Anna Sheffer
July 26, 2018 1:39 pm
Hagen Hopkins / Stringer / Getty Images

Unfortunately, people face domestic violence all over the world — no matter age, race, nationality, religion, or income status. However, New Zealand is standing up for survivors of domestic abuse. Today, July 26th, the New Zealand parliament passed a law that will grant paid leave to workers in abusive situations.

According to NPR, the new law passed 63 to 57 and will take effect on April 1st, 2019. Under the legislation, anyone who is in an abusive situation will be able to request as many as 10 days of paid leave to hopefully escape their abuser. In addition, people facing domestic abuse will be able to ask for more flexible working hours. Known as the Violence Victims’ Protection Bill, it was introduced in 2016 and overseen by Green Party MP Jan Logie.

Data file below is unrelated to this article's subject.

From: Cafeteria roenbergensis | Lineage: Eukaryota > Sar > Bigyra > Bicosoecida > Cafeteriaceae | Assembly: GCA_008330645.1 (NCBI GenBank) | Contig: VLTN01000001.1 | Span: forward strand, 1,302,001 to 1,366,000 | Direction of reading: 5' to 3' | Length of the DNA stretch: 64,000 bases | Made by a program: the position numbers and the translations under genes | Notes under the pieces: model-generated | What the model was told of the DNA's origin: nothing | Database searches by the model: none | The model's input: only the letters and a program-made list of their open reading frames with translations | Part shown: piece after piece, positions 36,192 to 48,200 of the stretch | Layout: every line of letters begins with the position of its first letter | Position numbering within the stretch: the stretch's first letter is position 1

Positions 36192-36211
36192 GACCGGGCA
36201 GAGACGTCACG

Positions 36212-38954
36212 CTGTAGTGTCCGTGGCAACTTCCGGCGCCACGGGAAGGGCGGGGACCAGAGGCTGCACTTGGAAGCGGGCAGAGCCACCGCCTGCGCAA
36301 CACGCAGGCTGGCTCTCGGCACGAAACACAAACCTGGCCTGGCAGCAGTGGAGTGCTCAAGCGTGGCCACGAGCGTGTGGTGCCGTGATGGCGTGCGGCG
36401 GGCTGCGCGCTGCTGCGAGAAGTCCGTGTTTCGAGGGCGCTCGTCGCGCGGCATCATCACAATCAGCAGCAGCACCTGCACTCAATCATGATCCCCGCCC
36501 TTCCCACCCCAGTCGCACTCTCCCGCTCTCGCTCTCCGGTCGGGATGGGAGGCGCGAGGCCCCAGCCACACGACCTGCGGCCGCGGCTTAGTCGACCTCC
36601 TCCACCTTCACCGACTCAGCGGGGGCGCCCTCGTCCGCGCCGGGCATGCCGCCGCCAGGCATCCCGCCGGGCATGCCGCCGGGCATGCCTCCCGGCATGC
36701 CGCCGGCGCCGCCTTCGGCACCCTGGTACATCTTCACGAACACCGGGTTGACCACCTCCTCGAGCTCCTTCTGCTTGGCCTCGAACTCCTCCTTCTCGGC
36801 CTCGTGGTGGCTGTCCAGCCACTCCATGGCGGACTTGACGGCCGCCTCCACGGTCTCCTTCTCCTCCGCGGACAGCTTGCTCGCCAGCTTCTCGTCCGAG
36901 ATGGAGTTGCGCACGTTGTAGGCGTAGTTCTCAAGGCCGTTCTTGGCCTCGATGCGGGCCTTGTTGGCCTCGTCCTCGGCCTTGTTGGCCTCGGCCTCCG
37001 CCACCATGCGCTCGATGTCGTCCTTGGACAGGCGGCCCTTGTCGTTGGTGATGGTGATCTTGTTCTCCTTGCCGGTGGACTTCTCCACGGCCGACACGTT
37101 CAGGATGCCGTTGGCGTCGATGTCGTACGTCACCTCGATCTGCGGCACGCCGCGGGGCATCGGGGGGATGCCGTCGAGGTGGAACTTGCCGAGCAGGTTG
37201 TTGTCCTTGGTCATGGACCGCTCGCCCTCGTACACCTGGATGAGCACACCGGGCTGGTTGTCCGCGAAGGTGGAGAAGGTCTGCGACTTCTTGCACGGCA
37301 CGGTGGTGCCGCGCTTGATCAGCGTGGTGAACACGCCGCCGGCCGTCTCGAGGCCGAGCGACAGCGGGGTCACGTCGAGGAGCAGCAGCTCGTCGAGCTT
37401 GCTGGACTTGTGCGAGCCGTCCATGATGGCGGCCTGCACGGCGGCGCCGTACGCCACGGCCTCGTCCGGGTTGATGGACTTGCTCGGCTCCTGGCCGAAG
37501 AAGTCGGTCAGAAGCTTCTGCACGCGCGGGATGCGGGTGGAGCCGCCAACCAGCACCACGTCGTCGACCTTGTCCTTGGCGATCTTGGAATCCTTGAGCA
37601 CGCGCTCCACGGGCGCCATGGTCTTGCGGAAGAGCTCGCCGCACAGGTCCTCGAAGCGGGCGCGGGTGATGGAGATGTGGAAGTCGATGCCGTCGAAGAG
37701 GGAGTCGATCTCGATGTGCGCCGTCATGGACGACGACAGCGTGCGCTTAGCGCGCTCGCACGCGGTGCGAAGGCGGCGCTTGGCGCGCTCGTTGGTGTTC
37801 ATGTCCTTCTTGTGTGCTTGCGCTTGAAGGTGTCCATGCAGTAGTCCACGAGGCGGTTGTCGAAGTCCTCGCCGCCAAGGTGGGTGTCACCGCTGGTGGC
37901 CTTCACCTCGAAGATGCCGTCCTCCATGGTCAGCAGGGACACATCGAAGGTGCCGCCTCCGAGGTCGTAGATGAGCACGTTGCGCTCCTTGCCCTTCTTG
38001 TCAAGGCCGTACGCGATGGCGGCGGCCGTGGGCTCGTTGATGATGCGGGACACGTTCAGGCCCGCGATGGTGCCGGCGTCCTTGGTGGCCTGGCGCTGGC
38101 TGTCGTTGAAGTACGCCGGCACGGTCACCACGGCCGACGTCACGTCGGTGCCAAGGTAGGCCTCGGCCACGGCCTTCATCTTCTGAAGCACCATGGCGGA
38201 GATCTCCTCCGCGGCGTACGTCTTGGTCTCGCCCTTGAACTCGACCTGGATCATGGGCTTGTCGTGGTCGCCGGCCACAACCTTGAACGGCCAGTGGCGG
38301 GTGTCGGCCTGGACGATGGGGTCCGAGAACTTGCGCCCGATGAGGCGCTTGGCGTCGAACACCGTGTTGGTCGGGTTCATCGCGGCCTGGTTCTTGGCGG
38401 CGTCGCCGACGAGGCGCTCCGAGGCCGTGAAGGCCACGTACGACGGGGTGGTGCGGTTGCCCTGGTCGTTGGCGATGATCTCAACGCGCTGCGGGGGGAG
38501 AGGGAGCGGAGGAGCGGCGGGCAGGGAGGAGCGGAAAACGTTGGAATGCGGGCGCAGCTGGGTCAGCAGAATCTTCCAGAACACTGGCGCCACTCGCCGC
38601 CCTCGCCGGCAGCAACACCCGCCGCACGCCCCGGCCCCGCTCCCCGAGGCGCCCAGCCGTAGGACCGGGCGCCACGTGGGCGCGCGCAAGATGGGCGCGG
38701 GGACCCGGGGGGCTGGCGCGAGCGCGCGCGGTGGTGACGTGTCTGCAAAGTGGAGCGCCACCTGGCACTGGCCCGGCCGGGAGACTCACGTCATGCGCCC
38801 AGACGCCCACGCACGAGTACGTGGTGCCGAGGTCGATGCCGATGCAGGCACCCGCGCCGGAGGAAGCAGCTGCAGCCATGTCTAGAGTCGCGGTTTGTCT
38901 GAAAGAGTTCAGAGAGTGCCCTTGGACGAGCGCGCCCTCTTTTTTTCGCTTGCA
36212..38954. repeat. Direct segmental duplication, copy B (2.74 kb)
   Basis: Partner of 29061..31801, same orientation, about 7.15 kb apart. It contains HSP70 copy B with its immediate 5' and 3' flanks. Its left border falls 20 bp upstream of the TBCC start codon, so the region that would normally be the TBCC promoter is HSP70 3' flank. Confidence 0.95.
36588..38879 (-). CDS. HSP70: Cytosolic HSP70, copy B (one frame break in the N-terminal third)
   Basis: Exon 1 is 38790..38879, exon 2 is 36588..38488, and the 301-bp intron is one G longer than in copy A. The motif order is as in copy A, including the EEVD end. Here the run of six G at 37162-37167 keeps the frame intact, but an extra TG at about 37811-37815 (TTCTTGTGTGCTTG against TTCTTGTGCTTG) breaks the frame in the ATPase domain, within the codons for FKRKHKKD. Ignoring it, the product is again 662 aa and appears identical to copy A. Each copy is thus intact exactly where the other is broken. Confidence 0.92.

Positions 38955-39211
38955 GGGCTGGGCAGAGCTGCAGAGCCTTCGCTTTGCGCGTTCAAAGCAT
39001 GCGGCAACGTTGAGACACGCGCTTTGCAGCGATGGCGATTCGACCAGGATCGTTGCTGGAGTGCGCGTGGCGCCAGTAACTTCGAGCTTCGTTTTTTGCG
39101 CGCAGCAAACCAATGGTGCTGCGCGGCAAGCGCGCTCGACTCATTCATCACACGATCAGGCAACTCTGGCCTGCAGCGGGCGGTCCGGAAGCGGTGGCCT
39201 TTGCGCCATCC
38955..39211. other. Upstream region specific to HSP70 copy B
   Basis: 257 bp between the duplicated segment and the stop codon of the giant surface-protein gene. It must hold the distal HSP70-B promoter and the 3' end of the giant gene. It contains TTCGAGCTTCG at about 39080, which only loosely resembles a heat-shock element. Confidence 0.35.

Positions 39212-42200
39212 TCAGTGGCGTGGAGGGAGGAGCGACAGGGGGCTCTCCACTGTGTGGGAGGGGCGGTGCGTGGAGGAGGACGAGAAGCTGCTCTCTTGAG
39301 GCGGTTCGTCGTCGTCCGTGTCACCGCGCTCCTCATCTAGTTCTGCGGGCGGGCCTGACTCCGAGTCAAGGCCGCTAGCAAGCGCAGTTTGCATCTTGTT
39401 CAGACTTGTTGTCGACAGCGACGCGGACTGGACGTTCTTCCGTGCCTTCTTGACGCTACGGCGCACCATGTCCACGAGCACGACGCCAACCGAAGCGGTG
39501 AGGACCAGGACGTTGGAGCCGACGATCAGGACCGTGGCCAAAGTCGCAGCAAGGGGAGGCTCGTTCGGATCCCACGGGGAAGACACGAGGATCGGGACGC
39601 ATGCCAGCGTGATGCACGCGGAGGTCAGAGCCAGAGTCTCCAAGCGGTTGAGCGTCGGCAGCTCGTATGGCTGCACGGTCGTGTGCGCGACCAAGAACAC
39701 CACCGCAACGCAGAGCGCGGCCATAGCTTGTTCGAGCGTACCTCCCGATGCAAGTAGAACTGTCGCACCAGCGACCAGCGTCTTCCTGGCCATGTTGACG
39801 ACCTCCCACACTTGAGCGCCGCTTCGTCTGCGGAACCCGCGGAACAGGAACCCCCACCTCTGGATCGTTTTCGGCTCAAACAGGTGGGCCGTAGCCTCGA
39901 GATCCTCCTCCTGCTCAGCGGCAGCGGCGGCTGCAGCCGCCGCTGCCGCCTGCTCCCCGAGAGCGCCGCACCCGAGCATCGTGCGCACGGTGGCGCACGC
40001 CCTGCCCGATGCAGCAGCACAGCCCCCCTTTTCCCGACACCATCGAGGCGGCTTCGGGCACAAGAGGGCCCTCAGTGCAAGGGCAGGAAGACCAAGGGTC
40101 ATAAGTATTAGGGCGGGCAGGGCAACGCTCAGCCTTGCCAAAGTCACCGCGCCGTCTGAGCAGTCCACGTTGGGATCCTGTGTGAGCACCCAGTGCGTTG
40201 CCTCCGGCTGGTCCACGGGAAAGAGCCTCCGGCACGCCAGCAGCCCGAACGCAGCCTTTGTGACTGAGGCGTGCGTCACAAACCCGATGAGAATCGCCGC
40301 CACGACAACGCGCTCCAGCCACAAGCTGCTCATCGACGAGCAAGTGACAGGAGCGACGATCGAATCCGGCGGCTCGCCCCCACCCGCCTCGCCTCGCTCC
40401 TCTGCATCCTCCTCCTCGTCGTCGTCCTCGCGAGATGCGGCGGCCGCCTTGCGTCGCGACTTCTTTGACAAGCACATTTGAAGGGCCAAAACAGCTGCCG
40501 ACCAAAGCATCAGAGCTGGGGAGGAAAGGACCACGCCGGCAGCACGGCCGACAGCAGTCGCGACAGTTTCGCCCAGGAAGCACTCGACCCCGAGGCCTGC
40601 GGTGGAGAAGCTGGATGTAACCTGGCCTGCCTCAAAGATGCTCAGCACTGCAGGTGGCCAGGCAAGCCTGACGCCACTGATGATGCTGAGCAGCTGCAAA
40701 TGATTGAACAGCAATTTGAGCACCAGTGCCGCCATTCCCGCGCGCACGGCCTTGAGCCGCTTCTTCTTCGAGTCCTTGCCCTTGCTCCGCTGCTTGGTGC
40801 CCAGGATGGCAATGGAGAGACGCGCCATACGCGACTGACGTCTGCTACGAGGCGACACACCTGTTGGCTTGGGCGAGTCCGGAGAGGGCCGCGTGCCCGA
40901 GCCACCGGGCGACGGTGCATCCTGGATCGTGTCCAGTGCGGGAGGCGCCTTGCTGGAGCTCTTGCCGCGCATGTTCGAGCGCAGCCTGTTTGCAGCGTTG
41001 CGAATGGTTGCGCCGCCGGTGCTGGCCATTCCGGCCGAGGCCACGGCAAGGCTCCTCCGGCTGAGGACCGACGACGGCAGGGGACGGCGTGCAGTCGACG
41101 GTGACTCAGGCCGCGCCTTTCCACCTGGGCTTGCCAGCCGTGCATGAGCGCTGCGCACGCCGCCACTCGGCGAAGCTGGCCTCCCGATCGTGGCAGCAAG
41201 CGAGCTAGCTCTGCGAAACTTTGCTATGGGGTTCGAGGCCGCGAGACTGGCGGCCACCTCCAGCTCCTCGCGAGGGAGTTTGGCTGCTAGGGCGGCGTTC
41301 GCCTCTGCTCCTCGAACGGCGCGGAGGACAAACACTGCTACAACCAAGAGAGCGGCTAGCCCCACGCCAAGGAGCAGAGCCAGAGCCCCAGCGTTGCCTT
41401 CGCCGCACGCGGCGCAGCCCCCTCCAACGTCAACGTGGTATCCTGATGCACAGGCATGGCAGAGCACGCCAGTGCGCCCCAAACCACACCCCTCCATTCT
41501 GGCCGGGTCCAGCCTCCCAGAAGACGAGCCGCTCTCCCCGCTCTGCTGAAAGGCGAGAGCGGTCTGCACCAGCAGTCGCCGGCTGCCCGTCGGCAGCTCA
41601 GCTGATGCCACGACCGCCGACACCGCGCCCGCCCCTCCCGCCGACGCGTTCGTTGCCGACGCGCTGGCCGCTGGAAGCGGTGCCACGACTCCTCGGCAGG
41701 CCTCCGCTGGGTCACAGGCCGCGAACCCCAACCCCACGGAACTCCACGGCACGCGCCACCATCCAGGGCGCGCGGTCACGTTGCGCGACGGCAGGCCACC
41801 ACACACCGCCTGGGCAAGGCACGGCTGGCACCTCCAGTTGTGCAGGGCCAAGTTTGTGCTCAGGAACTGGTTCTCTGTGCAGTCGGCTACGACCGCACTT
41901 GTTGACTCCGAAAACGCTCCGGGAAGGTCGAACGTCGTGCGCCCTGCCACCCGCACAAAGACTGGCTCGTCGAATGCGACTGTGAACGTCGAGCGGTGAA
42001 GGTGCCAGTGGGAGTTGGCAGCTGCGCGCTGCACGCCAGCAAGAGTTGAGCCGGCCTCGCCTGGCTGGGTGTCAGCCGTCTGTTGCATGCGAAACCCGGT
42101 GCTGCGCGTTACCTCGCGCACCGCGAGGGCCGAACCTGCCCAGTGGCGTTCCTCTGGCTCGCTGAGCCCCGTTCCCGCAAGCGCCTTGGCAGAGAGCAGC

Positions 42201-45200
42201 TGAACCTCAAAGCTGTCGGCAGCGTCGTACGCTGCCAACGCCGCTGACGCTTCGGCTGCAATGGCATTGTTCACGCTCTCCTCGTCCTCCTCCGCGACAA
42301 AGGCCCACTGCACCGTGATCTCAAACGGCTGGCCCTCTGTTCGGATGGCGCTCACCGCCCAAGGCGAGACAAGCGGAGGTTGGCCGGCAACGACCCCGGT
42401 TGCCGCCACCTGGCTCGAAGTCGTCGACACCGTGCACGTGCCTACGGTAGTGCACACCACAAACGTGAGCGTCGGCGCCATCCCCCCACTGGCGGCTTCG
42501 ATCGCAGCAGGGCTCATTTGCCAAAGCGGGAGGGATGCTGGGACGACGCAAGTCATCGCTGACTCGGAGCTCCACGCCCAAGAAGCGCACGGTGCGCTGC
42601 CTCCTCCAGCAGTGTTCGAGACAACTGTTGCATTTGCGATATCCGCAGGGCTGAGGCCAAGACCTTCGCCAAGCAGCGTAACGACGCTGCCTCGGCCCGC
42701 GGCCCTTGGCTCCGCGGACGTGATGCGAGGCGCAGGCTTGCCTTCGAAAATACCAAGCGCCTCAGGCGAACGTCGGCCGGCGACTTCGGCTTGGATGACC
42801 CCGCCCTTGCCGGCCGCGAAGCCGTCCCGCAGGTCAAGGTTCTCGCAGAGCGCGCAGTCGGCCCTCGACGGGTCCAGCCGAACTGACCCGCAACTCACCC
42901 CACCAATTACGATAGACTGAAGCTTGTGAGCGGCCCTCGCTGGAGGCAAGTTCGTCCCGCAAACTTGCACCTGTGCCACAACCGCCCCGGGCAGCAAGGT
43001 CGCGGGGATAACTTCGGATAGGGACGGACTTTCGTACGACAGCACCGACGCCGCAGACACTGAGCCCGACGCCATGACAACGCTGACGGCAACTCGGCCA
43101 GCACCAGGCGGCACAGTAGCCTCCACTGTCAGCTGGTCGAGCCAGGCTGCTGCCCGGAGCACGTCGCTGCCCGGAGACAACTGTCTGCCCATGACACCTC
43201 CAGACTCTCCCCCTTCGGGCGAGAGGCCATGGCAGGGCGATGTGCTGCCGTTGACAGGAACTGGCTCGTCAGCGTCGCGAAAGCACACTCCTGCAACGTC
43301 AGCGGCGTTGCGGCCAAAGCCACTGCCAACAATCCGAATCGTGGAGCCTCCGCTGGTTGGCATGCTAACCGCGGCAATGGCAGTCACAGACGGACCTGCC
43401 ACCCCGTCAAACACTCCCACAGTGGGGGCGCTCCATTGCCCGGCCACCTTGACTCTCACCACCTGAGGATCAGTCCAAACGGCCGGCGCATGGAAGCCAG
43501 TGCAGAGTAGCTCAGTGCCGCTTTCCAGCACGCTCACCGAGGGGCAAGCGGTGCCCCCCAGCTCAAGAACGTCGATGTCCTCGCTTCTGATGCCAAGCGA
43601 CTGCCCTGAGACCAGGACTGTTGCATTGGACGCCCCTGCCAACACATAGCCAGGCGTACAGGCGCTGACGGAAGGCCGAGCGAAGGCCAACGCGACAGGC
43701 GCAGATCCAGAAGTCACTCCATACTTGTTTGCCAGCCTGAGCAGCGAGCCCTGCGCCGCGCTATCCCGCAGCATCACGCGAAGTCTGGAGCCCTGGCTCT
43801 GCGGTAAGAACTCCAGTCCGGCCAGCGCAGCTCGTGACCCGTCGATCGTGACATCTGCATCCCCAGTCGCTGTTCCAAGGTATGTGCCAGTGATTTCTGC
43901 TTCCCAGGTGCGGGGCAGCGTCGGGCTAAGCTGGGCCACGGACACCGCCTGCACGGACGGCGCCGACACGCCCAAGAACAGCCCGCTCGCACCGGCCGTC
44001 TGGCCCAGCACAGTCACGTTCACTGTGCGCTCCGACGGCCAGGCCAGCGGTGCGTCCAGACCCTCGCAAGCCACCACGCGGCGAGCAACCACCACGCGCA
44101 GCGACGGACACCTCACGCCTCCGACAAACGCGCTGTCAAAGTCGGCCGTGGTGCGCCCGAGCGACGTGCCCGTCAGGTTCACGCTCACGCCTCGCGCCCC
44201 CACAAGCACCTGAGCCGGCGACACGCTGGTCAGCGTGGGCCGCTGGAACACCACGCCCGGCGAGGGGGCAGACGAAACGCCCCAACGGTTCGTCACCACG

Although opponents of the bill have argued that it would cost small and medium-sized businesses money, Logie argued in a speech before parliament that domestic violence often impacts employees at work.

In 2017, NZ Herald reported that New Zealand has the highest rate of domestic violence in the world, with about 105,000 family violence calls in 2016. New Zealand’s Equal Employment Opportunities and Women’s Rights Commissioner, Jackie Blue, argued in a statement posted to the Human Rights Commission’s website that employers should be supporting their employees and that this new policy would be instrumental in bringing about change.

According to BBC News, New Zealand is the second country to grant domestic abuse victims paid leave. The Philippines passed a similar law in 2004.

New Zealand’s new law is a huge step toward providing survivors of domestic abuse the support they need. We hope that someday domestic violence will be a thing of the past, but in the meantime, we’d love to see more countries adopt laws like this one.

If you or someone you know is in an abusive situation, contact the National Domestic Violence Hotline at 1-800-799-7233.

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